Your Majesty's letter of the 22nd ulto. enclosing the ratification and approbation, signed and sealed, of the answer you made to Messieurs de Tarbes and Brissach respecting a peace to last during your mutual lives, and the matrimonial alliances of your children, has come to hand. I first communicated it to the Constable, explaining the reasons why Your Majesty had made no substantial alteration in the text of your answer, and I said this much in order that the King might accept it at once. The Grand Master himself made no objection. This happened on the 5th. Next day I myself presented the aforesaid ratification to the King, who received it with a most pleasing countenance. True is it that he did not read it; no more had the Constable the day before, but he sent for me, when we read it together carefully, word by word. He entirely approved of it, and although in the memorandum sent to Mr. de Tarbes, after the return of Brissach, the King seemed to insist on the marriage of the duke of Orleans to the princess of Spain, yet the alternative contained in the project of ratification, or proposed marriage of the daughter of the king of the Romans, was not objected to.
The expedition to the Levant and the Venetians.—Duke of Savoy.
With regard to the king of England, I must say that the very same offers of closer friendship that his ambassador is making in Spain, are every day repeated here in France. The same answer, however, is returned to him here as there. It is evident that his only aim is to introduce discord and division between you two; but he finds no sympathy here. Indeed, as Your Majesty will perceive by the Powers sent three weeks ago to Mr. de Tarbes, it is clear that on this side of the Channel no treaty injurious to Your Majesty will be made with England, and if Your Majesty chooses, and your affairs should require it, with no other prince of Christendom. The King will never forget that Your Majesty did him, as he owns, such an honor as no gentleman ever received from another, by coming to him at Aigues Mortes upon the security of his word, and I can certify to Your Majesty, under pain of being reproached as the lowest wretch in the world, that any promise made here will be completely fulfilled.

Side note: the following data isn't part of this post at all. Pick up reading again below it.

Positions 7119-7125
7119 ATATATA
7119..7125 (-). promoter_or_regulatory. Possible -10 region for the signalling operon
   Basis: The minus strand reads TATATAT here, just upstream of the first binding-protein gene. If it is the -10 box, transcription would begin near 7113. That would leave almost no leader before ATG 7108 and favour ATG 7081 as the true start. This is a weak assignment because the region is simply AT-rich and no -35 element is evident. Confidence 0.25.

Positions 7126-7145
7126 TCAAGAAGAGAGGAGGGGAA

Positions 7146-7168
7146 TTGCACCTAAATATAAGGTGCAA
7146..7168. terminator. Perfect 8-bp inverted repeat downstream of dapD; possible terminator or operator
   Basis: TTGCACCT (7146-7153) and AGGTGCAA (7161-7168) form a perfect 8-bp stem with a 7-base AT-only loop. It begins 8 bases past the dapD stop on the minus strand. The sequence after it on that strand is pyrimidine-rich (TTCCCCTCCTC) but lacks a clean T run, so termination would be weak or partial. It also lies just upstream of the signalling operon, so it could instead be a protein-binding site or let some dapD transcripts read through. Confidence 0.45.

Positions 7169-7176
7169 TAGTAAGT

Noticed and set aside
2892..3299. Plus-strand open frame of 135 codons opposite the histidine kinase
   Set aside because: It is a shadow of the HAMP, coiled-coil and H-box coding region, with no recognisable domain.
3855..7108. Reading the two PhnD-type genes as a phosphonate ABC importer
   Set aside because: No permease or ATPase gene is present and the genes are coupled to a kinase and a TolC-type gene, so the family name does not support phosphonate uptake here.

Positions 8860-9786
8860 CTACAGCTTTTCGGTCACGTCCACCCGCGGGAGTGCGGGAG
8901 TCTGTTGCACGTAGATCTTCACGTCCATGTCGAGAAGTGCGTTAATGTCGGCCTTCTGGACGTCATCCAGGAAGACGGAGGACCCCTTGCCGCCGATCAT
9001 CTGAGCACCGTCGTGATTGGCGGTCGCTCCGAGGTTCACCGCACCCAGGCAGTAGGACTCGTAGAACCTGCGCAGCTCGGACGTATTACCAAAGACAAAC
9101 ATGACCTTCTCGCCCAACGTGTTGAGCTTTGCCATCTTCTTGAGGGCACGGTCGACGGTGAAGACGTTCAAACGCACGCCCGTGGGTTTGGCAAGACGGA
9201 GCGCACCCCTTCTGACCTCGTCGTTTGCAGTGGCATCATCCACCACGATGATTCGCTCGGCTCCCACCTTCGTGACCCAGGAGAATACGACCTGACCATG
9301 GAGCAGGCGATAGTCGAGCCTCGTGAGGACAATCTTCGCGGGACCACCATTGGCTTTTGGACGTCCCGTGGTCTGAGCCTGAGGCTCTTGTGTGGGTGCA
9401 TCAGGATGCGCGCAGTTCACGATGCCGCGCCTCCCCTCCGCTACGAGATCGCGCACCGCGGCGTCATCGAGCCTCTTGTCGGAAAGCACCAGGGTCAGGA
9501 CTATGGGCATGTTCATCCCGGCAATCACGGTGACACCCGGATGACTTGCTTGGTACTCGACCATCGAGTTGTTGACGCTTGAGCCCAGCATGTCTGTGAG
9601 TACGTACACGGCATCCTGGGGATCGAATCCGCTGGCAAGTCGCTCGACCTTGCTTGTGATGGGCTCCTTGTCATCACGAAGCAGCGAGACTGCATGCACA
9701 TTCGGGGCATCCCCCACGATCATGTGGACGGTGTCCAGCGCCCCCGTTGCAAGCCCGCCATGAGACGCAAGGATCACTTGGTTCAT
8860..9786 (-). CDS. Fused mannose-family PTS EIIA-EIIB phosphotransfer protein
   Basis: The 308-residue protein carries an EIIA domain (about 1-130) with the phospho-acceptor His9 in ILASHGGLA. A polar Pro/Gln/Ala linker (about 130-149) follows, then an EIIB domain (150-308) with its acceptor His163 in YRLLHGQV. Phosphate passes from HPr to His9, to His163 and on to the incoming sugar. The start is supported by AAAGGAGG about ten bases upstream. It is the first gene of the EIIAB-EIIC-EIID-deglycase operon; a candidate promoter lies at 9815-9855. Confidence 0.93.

The Most Christian has again spoken to me, as he is in the habit of doing, of the king of England and of his acts, which he detests. He has told me that the Pope is on the point of fulminating censures against him, and having them publicly declared. The same thing have I heard from the lips of the Papal Nuncio here; but neither this one nor the other (fn. n5) has said a word to me about undertaking a movement against the tyrant. True is it that the Constable told me last week that the French ambassador in London had written home that considering the King's tyrannical rule and his acts against the Church, there would be, he thought, no difficulty in contenting and satisfying His Holiness, Your Majesty, the Most Christian King, the Flemish and Low Countries, and the King of Scotland (fn. n6) pointing out the particular interest that each of those powers would have in his chastizement; beyond that the Constable saidno more, but the Nuncio repeated the statement to me the other day in the very presence of the Constable, after saying something in his ear which I did not hear. As I had no particular instructions from Your Majesty on that point, I got off as well as I could, answering in general terms, without saying a direct "yes" or "no," hinting, however, that if the five above-mentioned powers would make an effort, the partition and distribution of England would not be a difficult task. Should there be again a conversation on this matter, I will conform entirely with Your Majesty's instructions respecting that point.
I cannot, however, pass in silence my conversation with the Nuncio. Talking to him of the intended expedition to the Levant, I gathered from his answer that His Holiness still persists in the enterprize against the Turk, notwithstanding the great expense of the army he is still keeping up against the duke of Urbino (Guidobaldo) for the recovery of Camarino, which consideration no doubt caused this King and the Constable to say to me that it would be difficult for the Pope to provide money and men for two different enterprises. I have delivered Your Majesty's letter to the Most Christian queen of France, who is satisfied with the answer, trusting, as she says, that when the time comes, you will bear in mind her petition. With respect to the doubts here entertained by some courtiers concerning the delivery of Milan, and consummation of the marriages proposed, she (the Queen) seems to have changed her opinion. Indeed, I meet no one really interested in that affair who does not implicitly believe in it, though it must also be said that in lower circles much difference of opinion still prevails.